“The most bubbly, honest, naughtiest and sweetest Norwegian-language album I’ve heard in a long time”, Dagbladet said in its review of Senjahopen’s latest record “Tåra, pess og blod”.
After the band published their first record in 2010 it has been booked to play at several of the largest festivals in Norway. Senjahopen, named after a 300-people large fishing village in troms, plays catchy guitar-based music with elements of both punk and country. The lyrics are sung in North Norwegian dialect and can be describes as a mixture of cock-and-bull-stories and everyday pictures from life on the countryside.
“We are enthusiastic about planting our feet on Russian soil and even reconsider changing our name to Novaya Zemljahopen for the occasion”, the band writes on it Facebook page.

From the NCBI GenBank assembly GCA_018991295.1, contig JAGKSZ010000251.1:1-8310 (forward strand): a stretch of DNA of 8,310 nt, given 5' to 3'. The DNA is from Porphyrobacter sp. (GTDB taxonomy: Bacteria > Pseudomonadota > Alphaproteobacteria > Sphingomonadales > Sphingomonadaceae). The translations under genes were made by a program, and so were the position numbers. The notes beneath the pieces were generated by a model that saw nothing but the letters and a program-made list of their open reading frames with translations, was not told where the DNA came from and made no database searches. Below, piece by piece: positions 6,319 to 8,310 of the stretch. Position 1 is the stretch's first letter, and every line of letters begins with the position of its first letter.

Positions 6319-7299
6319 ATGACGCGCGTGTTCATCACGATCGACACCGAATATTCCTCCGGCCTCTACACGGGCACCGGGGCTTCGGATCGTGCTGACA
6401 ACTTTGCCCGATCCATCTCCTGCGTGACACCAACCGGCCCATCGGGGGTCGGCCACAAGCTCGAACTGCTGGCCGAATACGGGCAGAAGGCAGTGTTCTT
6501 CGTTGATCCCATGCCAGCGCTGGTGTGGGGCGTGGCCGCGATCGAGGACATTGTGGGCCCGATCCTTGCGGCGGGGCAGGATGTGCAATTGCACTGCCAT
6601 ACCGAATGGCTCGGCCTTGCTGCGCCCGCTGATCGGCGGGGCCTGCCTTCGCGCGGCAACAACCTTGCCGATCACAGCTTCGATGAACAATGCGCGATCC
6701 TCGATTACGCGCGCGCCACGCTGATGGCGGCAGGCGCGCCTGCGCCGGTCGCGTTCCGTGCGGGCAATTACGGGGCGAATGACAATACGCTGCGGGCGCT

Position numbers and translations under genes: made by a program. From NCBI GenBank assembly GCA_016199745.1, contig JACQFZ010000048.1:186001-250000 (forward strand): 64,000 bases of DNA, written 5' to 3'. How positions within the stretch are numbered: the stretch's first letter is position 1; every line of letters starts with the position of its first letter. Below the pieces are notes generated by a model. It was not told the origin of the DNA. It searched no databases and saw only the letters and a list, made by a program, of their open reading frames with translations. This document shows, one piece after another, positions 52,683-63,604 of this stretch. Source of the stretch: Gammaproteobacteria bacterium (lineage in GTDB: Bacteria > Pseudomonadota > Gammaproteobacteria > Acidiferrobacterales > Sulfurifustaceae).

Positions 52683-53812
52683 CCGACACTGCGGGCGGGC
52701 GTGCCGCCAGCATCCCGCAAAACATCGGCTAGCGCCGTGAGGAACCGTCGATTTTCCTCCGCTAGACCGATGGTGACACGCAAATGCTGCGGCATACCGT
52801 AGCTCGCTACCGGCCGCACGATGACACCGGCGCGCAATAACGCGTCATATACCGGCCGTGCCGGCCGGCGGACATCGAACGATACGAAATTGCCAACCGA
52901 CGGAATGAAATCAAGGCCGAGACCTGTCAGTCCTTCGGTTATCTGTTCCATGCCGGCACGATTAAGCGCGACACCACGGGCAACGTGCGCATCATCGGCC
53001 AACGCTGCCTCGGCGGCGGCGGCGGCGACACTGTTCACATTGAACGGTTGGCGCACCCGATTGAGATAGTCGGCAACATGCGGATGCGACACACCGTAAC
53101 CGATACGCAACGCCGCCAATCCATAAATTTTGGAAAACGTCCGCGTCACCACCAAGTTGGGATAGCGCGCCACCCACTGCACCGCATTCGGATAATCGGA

The concert on Ledokol Club on Saturday January 12 is sponsored by the Norwegian General Consulate in Murmansk.
The Murmansk Economic Zone was presented as a miracle cure for regional development and as key facility for the Shtokman project. Today, five years on, regional authorities put their faith in the fish industry.
Renowned Norwegian actress Gørild Mauseth is in the leading role when actors and producers from the Gorky Dramatic Theatre in Vladivostok come to Harstad to present a unique version of Tolsoy’s classic play Anna Karenina.
Nuclear safety projects in the Murmansk region wouldn’t be the same without her contribution. Finnish European Parliament Member Heidi Hautala is today one of 89 Europeans barred from Russia in response to EU sanctions over Crimea and Ukraine.